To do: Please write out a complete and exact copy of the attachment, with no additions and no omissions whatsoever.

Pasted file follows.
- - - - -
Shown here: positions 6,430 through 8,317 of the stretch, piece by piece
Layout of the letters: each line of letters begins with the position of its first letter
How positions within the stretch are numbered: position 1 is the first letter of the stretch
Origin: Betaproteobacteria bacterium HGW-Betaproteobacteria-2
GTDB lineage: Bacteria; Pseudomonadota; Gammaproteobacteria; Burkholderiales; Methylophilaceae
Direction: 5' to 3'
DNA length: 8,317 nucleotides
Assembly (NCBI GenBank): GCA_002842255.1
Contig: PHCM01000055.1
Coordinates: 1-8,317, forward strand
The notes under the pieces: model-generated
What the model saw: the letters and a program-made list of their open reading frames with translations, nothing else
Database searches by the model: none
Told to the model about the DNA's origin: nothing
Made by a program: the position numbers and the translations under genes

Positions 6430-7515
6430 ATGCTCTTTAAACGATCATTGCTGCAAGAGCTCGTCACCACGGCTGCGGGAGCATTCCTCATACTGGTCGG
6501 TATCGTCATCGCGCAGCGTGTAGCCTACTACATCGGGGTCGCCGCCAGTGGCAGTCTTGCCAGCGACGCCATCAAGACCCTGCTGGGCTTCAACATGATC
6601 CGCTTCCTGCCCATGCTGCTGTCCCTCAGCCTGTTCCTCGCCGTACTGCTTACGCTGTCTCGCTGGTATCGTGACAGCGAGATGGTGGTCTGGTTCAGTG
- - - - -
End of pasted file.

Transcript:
Shown here: positions 6,430 through 8,317 of the stretch, piece by piece
Layout of the letters: each line of letters begins with the position of its first letter
How positions within the stretch are numbered: position 1 is the first letter of the stretch
Origin: Betaproteobacteria bacterium HGW-Betaproteobacteria-2
GTDB lineage: Bacteria; Pseudomonadota; Gammaproteobacteria; Burkholderiales; Methylophilaceae
Direction: 5' to 3'
DNA length: 8,317 nucleotides
Assembly (NCBI GenBank): GCA_002842255.1
Contig: PHCM01000055.1
Coordinates: 1-8,317, forward strand
The notes under the pieces: model-generated
What the model saw: the letters and a program-made list of their open reading frames with translations, nothing else
Database searches by the model: none
Told to the model about the DNA's origin: nothing
Made by a program: the position numbers and the translations under genes

Positions 6430-7515
6430 ATGCTCTTTAAACGATCATTGCTGCAAGAGCTCGTCACCACGGCTGCGGGAGCATTCCTCATACTGGTCGG
6501 TATCGTCATCGCGCAGCGTGTAGCCTACTACATCGGGGTCGCCGCCAGTGGCAGTCTTGCCAGCGACGCCATCAAGACCCTGCTGGGCTTCAACATGATC
6601 CGCTTCCTGCCCATGCTGCTGTCCCTCAGCCTGTTCCTCGCCGTACTGCTTACGCTGTCTCGCTGGTATCGTGACAGCGAGATGGTGGTCTGGTTCAGTG